Ladies and gentlemen, you can start your engines -- but they'll have a little time to warm up.
Today marks the opening of the franchise and transition tag window, which means we're in the final stages as teams prepare for the new league year and the start of free agency on March 17.
The tag window runs from today, Feb. 23, through March 9.
Teams can start placing the franchise or transition tag tenders on players beginning today and can still work out a long-term deal with the players through mid-July. If an extension isn't worked out by then, the player will play the 2021 season under the one-year tender.
Clubs have three different options when deciding to tag a player: 1) Non-exclusive franchise tag; 2) Exclusive franchise tag; 3) Transition tag.
Non-exclusive franchise tag: This is the most commonly used tag. Colloquially, when most refer to the "franchise tag," they are generally talking about the non-exclusive version. This is a one-year tender of the average of the top five salaries at the player's position over the last five years, or 120 percent of his previous salary, whichever is greater. The player can negotiate with other teams. The player's current team has the right to match any offer or receive two first-round draft picks as compensation if he signs with another organization.
Exclusive franchise tag: A one-year tender offer of the average of the top five salaries at the player's position for the current year, or 120 percent of his previous salary, whichever is greater. The player cannot negotiate with another team. The rise in pay scale (current average salary versus averaging of the previous five years) means only a select few get this tag. Usually, players for whom teams would gladly give up two first-round picks receive this version of the tag -- generally, quarterbacks like Dak Prescott last season get the exclusive.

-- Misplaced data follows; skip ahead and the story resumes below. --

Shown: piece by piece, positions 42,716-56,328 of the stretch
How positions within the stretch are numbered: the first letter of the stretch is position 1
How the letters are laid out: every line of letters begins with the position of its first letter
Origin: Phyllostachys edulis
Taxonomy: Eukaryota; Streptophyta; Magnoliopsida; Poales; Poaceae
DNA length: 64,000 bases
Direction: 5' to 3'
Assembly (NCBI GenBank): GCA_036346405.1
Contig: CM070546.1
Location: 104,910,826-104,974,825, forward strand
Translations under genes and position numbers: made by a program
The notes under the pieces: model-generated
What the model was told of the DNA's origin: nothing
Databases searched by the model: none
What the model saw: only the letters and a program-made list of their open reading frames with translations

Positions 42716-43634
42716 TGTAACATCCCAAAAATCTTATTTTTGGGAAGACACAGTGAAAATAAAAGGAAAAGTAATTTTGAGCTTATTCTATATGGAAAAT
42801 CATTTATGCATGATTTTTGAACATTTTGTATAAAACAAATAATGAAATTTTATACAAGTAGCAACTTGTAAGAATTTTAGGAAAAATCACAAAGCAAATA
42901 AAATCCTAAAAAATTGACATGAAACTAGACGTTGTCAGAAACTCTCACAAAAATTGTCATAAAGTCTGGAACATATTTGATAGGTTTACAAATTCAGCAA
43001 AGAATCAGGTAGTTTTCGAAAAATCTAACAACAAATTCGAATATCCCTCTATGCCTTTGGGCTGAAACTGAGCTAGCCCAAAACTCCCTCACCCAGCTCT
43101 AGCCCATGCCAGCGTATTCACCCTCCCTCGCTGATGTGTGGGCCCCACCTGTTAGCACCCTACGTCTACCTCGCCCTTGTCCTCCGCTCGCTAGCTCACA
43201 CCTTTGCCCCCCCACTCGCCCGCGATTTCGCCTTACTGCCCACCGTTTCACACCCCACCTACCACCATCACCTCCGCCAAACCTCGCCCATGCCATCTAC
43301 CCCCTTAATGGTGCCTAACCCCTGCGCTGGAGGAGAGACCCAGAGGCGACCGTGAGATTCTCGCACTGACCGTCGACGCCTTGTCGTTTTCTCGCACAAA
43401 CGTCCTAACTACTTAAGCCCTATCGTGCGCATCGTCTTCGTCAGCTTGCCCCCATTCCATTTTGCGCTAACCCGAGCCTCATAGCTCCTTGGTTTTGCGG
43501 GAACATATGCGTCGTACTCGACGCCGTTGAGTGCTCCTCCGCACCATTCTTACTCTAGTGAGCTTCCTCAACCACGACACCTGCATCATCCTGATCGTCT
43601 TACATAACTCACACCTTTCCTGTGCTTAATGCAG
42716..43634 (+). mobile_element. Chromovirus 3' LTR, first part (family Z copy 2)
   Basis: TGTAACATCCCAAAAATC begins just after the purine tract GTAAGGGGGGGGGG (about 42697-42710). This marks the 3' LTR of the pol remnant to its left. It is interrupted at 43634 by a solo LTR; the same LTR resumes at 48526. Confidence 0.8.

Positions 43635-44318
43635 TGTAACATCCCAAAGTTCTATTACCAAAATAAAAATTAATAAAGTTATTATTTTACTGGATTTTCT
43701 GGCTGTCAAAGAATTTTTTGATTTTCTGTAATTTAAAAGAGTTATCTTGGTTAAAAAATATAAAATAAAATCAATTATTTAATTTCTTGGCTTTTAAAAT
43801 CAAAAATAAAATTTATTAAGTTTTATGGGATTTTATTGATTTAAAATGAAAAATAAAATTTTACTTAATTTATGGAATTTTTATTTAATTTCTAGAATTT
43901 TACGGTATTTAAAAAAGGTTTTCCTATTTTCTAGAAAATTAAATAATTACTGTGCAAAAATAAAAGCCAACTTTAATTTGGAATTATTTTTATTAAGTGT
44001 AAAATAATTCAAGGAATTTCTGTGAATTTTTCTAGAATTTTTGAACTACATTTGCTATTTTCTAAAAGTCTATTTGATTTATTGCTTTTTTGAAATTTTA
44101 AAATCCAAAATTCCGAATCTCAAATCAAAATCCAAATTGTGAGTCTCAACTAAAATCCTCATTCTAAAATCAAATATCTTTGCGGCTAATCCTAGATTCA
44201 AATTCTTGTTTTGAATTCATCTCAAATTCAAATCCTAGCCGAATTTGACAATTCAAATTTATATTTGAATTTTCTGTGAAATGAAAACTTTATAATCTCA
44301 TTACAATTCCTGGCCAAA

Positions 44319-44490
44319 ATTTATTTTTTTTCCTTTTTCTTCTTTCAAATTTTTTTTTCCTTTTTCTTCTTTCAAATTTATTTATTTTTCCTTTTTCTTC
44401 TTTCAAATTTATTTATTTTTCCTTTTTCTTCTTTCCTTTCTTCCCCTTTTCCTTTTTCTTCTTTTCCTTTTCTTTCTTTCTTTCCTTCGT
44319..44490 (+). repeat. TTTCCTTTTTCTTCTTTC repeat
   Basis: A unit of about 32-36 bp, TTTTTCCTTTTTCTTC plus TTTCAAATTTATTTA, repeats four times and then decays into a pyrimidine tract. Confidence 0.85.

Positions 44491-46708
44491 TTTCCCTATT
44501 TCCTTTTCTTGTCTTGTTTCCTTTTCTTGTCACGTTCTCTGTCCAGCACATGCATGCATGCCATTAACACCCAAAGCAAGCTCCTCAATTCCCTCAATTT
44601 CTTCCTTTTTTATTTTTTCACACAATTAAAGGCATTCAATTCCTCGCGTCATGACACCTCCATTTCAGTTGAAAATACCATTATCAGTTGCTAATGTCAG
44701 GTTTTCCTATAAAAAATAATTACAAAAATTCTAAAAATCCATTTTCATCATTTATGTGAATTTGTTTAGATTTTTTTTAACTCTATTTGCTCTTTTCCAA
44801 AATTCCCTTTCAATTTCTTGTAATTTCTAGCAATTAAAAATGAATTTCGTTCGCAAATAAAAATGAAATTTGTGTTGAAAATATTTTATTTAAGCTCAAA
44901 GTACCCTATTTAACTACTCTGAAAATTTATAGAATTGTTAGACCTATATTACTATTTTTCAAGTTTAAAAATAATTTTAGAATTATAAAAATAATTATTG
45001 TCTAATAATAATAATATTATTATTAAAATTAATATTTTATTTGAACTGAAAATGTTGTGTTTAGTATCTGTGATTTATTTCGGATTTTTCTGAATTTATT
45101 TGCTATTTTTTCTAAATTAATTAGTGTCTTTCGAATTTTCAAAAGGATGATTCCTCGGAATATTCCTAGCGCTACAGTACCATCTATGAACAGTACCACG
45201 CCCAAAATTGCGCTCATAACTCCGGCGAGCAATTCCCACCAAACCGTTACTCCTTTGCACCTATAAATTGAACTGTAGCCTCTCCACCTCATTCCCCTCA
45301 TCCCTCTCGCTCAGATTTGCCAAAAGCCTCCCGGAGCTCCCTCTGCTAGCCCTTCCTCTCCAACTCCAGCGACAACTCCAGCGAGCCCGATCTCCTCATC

Transition tag: The transition designation is a one-year tender offer for the average of the top 10 salaries at the position -- as opposed to top five for the franchise tag. It guarantees the original club the right of first refusal to match any offer the player might receive from another club. The tagging team is awarded no compensation if it chooses not to match a deal. The transition tag is generally a placeholder giving the club the ability to match any contract the player negotiations with another team.
Each team can only use one franchise or transition tag each year. A rescinded tender counts as a tag -- you'll remember that the Carolina Panthers famously rescinded Josh Norman's tag back in 2016. A player can be tagged up to three times by his team, with a jump in pay each occurrence -- usually by the third tag, the percentage of the salary cap taken up at that time makes it prohibitive.
Franchise tag figures for each position are based on the salary cap for the 2021 season. Since the cap is not officially set, teams are currently working off estimates. We know the salary cap won't be lower than $180 million.
While today marks the start of the franchise tag window, don't expect a bevy of teams to use their option just yet. Clubs will continue to try to work on long-term extensions until the window closes on March 9. The tags are usually implemented after it's clear sides need more time to negotiate.
Of the candidates to get the tag, NFL Network Insider Ian Rapoport reported that the Dallas Cowboys are expected to use a second straight tag on Prescott if no long-term deal is done. Likewise, Super Bowl champion Tampa Bay Buccaneers are expected to tag receiver Chris Godwin -- they used the tag on Shaquil Barrett last year. Rapoport also added that Lions receiver Kenny Golladay is a strong candidate to get tagged.
The window is open. The flurry of news likely won't fly through it until closer to the March 9 deadline.